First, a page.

The president of the AMIA Jewish Center in Buenos Aires was granted a two-month leave of absence after the center’s parties failed to form a coalition to name a successor.
Guillermo Borger asked last week for the leave of absence due to “personal necessity to return to my business and family life,” he told JTA. The AMIA executive committee acceded to the request, which came after five months of negotiations to find his successor. AMIA’s vice president, Angel Barman, like Borger a member of the Religious United Front bloc, will assume the presidency during Borger’s leave.
In April, a record number of 10,757 Buenos Aires AMIA members voted to choose a successor for Borger that would take office May 31. Since no candidate obtained more than 50 percent of the vote, the participating parties must negotiate a coalition to name a candidate to replace Borger.
Borger’s bloc achieved 41 percent of the vote, followed by the non-religious Plural Action party.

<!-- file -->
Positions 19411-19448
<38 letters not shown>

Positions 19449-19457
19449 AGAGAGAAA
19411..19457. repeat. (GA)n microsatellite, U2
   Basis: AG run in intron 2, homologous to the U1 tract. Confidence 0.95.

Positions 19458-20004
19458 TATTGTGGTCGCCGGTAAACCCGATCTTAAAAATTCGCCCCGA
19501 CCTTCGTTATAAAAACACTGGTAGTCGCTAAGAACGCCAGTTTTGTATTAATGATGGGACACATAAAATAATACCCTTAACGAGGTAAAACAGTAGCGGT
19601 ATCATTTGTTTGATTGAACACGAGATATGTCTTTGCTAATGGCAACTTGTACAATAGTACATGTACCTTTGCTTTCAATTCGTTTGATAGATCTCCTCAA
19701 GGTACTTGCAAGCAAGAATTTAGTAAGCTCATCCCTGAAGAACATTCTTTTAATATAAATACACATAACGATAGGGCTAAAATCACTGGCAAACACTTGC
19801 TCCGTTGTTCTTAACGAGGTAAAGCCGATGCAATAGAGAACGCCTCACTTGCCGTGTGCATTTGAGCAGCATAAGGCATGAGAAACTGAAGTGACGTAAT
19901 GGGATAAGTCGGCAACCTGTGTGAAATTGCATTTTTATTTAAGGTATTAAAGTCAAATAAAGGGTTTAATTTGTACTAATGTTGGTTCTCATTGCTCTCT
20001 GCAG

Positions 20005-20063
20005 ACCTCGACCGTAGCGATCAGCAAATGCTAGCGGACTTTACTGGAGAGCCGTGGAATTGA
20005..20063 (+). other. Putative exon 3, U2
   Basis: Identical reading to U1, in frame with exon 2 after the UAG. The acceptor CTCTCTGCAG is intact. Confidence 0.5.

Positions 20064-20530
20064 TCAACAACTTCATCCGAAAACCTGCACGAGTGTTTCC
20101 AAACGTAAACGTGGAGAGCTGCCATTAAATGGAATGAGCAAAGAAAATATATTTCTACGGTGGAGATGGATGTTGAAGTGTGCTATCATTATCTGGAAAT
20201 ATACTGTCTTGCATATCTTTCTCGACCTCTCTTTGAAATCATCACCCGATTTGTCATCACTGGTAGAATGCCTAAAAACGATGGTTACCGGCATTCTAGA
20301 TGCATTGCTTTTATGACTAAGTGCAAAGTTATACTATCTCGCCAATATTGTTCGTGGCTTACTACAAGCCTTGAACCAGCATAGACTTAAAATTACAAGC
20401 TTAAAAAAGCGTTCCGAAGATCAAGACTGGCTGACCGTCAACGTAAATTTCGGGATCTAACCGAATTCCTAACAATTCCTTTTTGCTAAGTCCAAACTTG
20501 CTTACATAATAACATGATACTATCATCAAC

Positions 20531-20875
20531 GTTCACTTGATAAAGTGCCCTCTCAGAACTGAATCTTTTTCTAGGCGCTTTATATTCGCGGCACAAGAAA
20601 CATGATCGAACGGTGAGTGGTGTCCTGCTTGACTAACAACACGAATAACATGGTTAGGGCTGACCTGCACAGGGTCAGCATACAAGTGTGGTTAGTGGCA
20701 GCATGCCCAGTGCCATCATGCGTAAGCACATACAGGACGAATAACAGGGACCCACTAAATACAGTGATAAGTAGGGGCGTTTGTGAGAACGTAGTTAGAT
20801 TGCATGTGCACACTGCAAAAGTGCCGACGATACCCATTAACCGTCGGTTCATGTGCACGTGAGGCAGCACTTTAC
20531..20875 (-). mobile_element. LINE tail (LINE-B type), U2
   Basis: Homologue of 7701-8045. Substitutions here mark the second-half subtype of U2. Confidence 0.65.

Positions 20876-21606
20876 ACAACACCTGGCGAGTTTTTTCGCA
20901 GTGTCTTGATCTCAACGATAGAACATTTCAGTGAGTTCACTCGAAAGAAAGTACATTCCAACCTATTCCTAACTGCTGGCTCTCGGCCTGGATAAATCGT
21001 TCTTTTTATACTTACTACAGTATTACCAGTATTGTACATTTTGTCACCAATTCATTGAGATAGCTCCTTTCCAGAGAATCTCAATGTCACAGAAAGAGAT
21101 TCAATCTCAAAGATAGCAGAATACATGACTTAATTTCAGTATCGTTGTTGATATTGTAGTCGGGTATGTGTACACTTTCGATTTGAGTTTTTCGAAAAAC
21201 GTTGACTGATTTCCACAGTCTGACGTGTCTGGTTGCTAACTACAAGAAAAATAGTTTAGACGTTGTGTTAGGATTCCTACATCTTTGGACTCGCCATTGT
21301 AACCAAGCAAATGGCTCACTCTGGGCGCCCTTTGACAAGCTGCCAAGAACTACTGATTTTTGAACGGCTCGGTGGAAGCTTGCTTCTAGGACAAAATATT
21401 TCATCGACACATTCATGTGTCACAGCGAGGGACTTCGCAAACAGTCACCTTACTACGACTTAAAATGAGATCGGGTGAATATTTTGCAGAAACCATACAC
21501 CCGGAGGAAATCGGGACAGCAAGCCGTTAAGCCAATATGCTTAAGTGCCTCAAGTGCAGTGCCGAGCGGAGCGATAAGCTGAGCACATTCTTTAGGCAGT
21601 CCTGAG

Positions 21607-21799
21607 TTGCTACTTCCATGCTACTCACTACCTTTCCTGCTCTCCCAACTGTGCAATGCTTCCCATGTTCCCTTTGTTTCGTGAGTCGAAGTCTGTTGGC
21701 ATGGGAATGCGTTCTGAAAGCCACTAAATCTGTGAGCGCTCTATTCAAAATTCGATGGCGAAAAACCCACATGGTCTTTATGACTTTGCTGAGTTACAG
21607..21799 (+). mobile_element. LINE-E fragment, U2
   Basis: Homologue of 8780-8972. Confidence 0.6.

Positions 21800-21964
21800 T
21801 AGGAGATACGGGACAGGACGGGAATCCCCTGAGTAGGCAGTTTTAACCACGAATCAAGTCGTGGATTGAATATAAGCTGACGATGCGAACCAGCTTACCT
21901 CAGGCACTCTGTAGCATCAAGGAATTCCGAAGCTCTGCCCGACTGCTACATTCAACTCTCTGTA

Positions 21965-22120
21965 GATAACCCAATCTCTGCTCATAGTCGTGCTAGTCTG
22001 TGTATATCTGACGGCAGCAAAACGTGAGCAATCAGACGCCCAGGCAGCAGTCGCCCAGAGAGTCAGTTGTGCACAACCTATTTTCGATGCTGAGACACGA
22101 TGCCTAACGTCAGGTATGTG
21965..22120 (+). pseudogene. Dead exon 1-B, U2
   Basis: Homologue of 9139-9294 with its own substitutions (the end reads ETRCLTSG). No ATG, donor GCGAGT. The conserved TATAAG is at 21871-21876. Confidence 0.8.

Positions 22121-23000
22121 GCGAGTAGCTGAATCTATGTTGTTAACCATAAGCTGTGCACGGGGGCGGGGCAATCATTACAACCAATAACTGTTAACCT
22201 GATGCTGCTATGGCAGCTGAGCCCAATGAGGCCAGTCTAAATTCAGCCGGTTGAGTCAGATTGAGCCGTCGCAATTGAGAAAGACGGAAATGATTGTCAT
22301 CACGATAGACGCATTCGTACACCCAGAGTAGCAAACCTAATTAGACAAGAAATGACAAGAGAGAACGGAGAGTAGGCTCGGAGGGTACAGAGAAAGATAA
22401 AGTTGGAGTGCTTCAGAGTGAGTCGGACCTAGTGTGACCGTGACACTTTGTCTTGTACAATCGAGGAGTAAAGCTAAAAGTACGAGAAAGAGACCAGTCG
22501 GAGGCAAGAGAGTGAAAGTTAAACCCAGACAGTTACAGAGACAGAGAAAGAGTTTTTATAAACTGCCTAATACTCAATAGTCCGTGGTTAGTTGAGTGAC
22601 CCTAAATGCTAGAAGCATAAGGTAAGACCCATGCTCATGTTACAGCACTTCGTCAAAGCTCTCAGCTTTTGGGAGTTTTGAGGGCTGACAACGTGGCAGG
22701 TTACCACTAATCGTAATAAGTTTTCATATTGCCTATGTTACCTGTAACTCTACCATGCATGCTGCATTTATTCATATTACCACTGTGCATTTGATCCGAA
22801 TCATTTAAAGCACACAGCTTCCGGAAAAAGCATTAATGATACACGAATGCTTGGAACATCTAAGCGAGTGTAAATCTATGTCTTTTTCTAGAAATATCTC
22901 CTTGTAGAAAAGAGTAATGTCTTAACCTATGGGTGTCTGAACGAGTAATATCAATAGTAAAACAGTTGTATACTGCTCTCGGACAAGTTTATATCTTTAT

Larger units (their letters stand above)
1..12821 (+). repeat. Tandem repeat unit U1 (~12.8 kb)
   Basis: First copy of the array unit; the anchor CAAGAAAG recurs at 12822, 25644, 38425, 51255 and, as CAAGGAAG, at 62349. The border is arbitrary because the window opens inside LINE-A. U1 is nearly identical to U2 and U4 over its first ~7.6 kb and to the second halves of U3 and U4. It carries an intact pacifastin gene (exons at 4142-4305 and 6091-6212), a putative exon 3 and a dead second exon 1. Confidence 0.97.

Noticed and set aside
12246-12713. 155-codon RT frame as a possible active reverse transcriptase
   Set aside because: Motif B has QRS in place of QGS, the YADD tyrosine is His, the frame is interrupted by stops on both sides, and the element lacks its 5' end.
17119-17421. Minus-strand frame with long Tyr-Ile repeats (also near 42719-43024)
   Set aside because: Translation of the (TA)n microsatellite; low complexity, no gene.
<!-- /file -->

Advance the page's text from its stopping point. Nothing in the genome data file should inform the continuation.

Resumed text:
Borger will return to office on Oct. 30 to lead a new electoral meeting the following week. If that fails, voters could be called on to cast ballots again.
After 117 years of democratically choosing its leaders, this year the vote-getting parties failed to nominate a new executive committee. The Religious United Front and Plural Action have opposing views on core issues such as conversion, mixed marriage and the type of education that AMIA must support.
Borger was elected in 2008, the first victory for an Orthodox group in AMIA history.
“This result confirms that AMIA members want the continuity of our management,” he told JTA after the 2011 elections.
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